6. Heather Langenkamp plays a "visitor" named Moto.

Earlier this year, we learned the surprising info that Nightmare on Elm Street start Heather Langenkamp would play a role in Star Trek Into Darkness. Turns out, she's married to the aforementioned David LeRoy Anderson. Well, he revealed the role she'll be playing: an alien named Moto. Langenkamp won't be seen in the film, though, as she'll be sporting an elaborate makeup job. When it breaths, her gullet expands and lights up. Moto is one of "The Visitors," a name given for all the non-humans in the movie just so they don't have to use the generic word "aliens." Also, visitors called the Ayts will have some kind of enhanced digital effect added to them.

7. The Starfleet Council won't play a big part in the film.

While discussing costumes, the point was brought up that one of the major looks in the first film was that of the Starfleet Council. You know, that group lead by Tyler Perry. Those characters might be mentioned or have some kind of influence on the events of Into Darkness but "you won't see much of them in this film," said Foley.

8. Michael Giacchino has only recorded music for the first 9 minutes but hopes to include the ORIGINAL original theme.

One of the highlights of the Bad Robot visit was spending 20 minutes in a room with Oscar-winning composer Michael Giacchino, showing us the first 9 minutes of the film and talking us through his musical choices. How he picks where to make things emotional, exciting and more. However, he said with the movie far from finished, he's only done music for this IMAX special scene. "The only music I've written is what you've seen in [the prologue]," Giacchino said. He wrote it and the orchestra recorded it in just four hours. However, he is hoping to include the Alexander Courage theme once we gets to work. "To me, that is Star Trek," he said. Whether or not that'll happen, though, is up for debate because....

9. Giacchino has yet to see the movie or discuss what the music will be. 

Because Into Darkness is still in heavy post-production, the composer is far from being brought into the process. The IMAX preview was a rare exception. "I have no idea what I'm going to do yet," Giacchino admitted. "I haven't seen the whole film yet so I don't know what the rest of the film needs or asks for." He believes after the holidays, he'll finally sit down with Abrams and discuss the rest of the film, including new themes and more. (Speaking of themes – the composer admitted he went through almost twenty different themes on the first film before starting from scratch and coming up with the one in the film.)

And, despite some people suggesting he borrowed a James Horner piece from Wrath of Khan in the prologue score, "Sadly, that had absolutely nothing to do with it," said the composer. "You're just writing and whatever sounds fun for me." On the other hand...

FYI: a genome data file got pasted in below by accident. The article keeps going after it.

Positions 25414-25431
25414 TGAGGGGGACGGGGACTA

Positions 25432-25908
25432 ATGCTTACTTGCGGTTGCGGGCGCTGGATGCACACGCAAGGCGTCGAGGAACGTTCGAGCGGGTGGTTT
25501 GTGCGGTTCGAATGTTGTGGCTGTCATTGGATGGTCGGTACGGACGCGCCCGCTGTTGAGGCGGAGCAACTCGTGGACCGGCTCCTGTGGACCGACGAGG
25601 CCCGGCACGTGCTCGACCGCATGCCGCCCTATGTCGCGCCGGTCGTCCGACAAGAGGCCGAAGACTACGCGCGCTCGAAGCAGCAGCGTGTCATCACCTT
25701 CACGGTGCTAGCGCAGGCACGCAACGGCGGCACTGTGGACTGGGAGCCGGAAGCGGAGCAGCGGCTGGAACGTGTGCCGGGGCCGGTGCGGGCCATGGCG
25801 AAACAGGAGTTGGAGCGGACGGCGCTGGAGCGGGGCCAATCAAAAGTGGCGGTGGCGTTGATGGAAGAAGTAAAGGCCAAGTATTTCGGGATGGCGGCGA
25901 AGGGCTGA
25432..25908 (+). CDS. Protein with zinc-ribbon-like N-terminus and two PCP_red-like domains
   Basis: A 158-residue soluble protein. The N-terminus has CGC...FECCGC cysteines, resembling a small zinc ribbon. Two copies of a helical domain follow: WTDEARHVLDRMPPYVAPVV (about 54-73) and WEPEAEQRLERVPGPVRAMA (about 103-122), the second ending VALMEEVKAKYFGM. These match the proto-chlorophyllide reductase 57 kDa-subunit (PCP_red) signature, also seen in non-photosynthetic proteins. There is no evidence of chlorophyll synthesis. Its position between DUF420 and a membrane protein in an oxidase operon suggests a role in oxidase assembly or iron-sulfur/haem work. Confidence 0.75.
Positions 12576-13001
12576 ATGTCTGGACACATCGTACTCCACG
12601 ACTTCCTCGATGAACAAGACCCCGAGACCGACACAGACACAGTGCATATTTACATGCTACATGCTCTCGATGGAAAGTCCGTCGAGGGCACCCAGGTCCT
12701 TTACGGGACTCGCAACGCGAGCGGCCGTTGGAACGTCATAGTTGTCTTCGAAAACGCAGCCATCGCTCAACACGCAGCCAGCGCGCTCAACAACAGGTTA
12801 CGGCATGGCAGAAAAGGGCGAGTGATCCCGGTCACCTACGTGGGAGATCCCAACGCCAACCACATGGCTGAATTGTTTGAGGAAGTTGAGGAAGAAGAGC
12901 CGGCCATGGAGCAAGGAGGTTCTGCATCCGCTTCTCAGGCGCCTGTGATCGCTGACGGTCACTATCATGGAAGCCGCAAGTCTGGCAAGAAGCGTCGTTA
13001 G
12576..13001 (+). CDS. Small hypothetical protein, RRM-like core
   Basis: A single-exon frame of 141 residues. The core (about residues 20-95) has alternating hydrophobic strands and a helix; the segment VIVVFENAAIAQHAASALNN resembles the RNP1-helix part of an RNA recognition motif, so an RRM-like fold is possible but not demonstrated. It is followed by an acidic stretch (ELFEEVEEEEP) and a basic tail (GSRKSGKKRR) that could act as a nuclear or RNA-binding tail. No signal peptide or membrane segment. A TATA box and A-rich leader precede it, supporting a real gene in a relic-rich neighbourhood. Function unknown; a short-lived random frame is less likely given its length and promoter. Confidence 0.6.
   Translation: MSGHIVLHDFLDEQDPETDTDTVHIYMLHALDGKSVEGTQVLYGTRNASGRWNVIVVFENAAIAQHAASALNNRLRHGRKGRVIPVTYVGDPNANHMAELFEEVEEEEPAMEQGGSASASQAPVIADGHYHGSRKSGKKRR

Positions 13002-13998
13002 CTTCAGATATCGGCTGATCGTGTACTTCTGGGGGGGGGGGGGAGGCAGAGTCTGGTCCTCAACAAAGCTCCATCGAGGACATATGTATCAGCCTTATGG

10. The first nine minutes of the movie could change.

Though audiences will surely like what they see when they check out the prologue to Star Trek Into Darkness, Giacchino admitted that when he completes the rest of the score, some of the music could change. "This is much earlier than we ever would have touched the movie," he said. "[Once the film is complete] we might even go and adjust some of the stuff in that opening, you never know." And, it's possible (but unlikely) that maybe the film could change too. It's simply too early in the process to say for sure. "This is [the film] in its state today, but a month from now it could be a totally different cut which would require going back and rescoring so it feels like one whole piece," Giacchino said.

11. The London of 2259.55 looks a lot like London of 2012.

If the first 9 minutes shown to us are retained for the final cut, Star Trek Into Darkness begins in London, StarDate 2259.55. While it certainly has many futuristic characteristics, the visual effects crew were very careful about updating the city. "We worked very hard to be respectful to the styling and architecture of the city," said Roger Guyett, who also worked on the first film. "It's fun but an enormous design challenge." They did flyovers just before the Olympics to look at the city from a different perspective and chose which major landmarks would appear in the film. One example of a landmark that stands the test of time: St. Paul's Cathedral.

12. 3D, IMAX and especially 3D IMAX makes digital effects more difficult. 

Star Trek Into Darkness is the first-ever feature film shot on real IMAX film and then converted to 3D. This should make for a great theatrical experience, but it's a lot more work for the digital effects artists. "[The extra time] is considerable," said Guyett. The 3D alone doubles the amount of effects work and then the IMAX frame is so much bigger and clearer. Apparently, the trick is scheduling because a computer taking a week to render a shot is a common occurrence.

MINOR SPOILERS FOLLOW

13. Two major digital action beats were shot small and made big.

In the prologue to the film, two pieces of action are both taking place simultaneously. One involves Kirk and Bones on the red planet, the other Spock in a volcano. As is usually the case with scenes like this, both were shot on outdoor sets that were built as one very small piece. Later, that piece would be duplicated, enhanced and enlarged digitally into a massive, engrossing location. Because both of these early scenes were shot outdoors, paparazzi were able to sneak a peek of the cast.

14. Spock wears a heat resistant Volcano suit, and it took four months to create.

One of the major costumes from the beginning of the film is a orange, leather and metal concoction that – in the film – is meant to allow Spock into the middle of a volcano. The suit was one, if not the, most complicated created for the film as it took about four months to make. Also, be on the lookout for all kinds of cool little improvements to the costumes and sets. Metal insignias, IKEA coffee mugs, leg thrusters on wetsuits to help swimming and more.

15. A character has the ceiling in his head.

This one takes some explaining and careful tiptoeing. While walking around, we saw a curious character who was referred to as Gatt 5000. He's played by Joseph Gatt and seems to play a very important role. What exactly that is has yet to be revealed, but he has a compass sized digital readout embedded in the back of his head. Think Lobot from Empire Strikes Back meets Neo out of the Matrix. However, when deciding on what would be seen on the digital display, LeRoy Anderson picked an image no one has seen, the ceiling of the Enterprise bridge, and just duplicated it. It looks like a compass or a clock, but blue. So that's what the Bridge looks like. On the back of this mysterious character's head.